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Yeah, climate change is real. A new study of precipitation trends in the US shows that extreme rain and snow events have become significantly more common and larger since 1948. The trend is most dramatic in the northeastern part of the country. This means more flash floods, casualties, damage, etc. And more expense for governments tasked with rebuilding. Yes, this is really happening - it's not just our imagination. Keep the sandbags ready.

Regional Trends Toward Increased Extreme Rainstorm
and Snowstorm Frequency 1948-2011

The map above shows percent increase in frequency of extreme events by region. An increase of 50 percent means that extreme events that happened once a year around 1950 now happen once every eight months. (This doesn't necessarily mean total annual precipitation has risen at every site - the study only addresses extreme events.) At the same time, the magnitude of the most extreme storms has increased.

Follow me over the squiggle for more.

The study, conducted by Environment America, is based on daily precipitation records at 3748 weather stations across the 48 contiguous states over the period 1948-2011. Results are presented for both collectively and state by state, which is cool, because you can see what's happening where you live.

The reason, of course, is global warming. Warmer water evaporates faster, and warmer air holds more water vapor, providing more fuel for storms:

The water-holding capacity of the air increases roughly exponentially with temperature. Using satellites and ground-based measurements, scientists have found that the water content of the atmosphere is now increasing at a rate of about 1.3 percent per decade, consistent with expected changes given the temperature increases that have occurred.
Extreme precipitation events, defined as the 64 largest one-day events at each station (one for each year), have increased 30 percent nationwide. This means an event that happened once a year in the mid-20th century now happens every 9.3 months. But this increase is not homogeneous. The largest increase has been in New England. In New Hampshire the increase is 115% - the mid-20th century annual event now happens more than twice a year. By contrast, the increase along the West Coast is the most modest. Altogether, frequency of extreme events has risen signifcantly in 45 states and fallen in one (Oregon).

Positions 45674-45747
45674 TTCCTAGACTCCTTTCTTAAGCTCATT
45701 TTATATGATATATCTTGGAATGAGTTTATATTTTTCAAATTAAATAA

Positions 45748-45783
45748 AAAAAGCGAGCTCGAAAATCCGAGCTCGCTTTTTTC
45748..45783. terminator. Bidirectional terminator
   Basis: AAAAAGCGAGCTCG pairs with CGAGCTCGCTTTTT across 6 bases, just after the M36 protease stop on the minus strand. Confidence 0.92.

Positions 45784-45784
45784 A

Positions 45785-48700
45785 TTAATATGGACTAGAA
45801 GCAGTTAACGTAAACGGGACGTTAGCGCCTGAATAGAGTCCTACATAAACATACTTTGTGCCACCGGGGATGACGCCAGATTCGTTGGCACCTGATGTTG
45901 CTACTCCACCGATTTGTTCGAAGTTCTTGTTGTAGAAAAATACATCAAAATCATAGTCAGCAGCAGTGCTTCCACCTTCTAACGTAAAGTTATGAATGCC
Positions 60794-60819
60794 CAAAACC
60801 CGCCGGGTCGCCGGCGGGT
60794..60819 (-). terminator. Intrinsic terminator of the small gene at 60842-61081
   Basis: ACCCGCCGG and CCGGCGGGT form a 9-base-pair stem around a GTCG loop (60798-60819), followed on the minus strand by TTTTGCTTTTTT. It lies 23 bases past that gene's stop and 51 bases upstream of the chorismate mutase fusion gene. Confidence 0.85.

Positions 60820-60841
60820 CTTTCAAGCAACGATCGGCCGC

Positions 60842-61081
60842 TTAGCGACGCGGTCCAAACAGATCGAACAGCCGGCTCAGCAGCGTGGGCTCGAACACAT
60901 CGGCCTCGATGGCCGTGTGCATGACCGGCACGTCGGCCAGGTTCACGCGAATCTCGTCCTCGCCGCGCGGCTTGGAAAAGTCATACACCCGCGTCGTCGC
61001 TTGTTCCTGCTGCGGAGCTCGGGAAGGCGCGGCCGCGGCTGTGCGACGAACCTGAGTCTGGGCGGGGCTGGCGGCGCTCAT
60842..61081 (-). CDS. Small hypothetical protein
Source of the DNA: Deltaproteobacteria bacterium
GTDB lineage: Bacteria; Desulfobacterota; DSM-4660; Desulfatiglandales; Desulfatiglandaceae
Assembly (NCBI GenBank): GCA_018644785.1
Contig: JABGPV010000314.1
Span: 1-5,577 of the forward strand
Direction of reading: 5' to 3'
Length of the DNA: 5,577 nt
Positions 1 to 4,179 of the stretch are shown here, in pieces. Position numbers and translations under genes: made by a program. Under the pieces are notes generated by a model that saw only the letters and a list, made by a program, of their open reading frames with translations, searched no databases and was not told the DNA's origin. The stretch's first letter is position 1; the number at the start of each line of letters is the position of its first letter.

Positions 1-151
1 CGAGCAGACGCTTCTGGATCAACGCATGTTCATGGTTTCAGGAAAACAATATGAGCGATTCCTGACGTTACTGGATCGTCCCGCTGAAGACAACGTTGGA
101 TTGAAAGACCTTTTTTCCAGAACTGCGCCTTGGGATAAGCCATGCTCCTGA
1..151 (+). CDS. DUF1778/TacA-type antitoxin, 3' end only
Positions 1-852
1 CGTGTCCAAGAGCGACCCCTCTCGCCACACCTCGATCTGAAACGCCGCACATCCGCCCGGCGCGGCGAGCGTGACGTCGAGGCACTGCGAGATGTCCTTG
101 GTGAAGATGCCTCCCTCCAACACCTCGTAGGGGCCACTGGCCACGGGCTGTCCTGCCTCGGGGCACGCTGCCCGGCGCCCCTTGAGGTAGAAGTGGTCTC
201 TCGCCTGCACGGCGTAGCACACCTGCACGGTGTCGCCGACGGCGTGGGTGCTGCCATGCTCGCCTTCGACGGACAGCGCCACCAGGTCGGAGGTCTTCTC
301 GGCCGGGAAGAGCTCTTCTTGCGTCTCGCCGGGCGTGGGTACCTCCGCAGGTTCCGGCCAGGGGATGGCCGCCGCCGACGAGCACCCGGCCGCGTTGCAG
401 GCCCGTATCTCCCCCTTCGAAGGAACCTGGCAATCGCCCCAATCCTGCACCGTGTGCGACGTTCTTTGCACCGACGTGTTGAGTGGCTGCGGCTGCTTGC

In addition to becoming more common, extreme events are becoming larger. This means the biggest storms are getting bigger. Averaged over all 48 states, the largest events are now 10 percent larger than mid-20th century. Again, the trend is more pronounced in the Northeast.

At the state level, Vermont and New Hampshire experienced the largest growth in total precipitation from the biggest annual rainstorms or snowstorms, increasing 35 and 33 percent, respectively, from 1948 to 2011. Among states along the Eastern Seaboard, Massachusetts, New York, Maine, Pennsylvania, New Jersey, Connecticut and Delaware all experienced increases of 20 percent or more.

In total, 43 states experienced a significant increase in total precipitation produced by the largest annual storm at each weather station. Four states—Rhode Island, Arizona, Florida and California— either did not experience a trend, or did not have enough data to draw a valid conclusion. Only one state, Oregon, showed a significant decrease.

Fascinatingly, the increase in precipitation per event becomes more pronounced at the very extreme. In other words, the the top 0.1 percent of the largest events are increasing in size faster than the top 1 percent, and so on. (It's a lot like what's been happening with individual income.)

The More Extreme the Storm, the Greater the Change

This figure shows that the very largest storms are getting bigger, faster, than other storms. All storm categories are defined relative to the local climate at each weather station used in this analysis. For example, the far right column represents the change over time in the amount of total precipitation produced by the largest 0.1 percent of storm events at each weather station we used across the contiguous United States.
Global temperatures have increased about 1°F since 1948. And with this we have gotten a dramatic change for the worse in our weather. One can only imagine what will happen if temperature continues to rise unchecked, as will happen if the current business-as-usual approach continues.

h/t to Climate Progress for highlighting this study.

And PS - this issue is of personal interest. In my little town, we've noticed that flash flooding has gotten to the point we need permanent sandbagging to keep water out of the basement:

Originally posted to Climate Hawks on Fri Aug 03, 2012 at 05:48 PM PDT.

Also republished by Community Spotlight.


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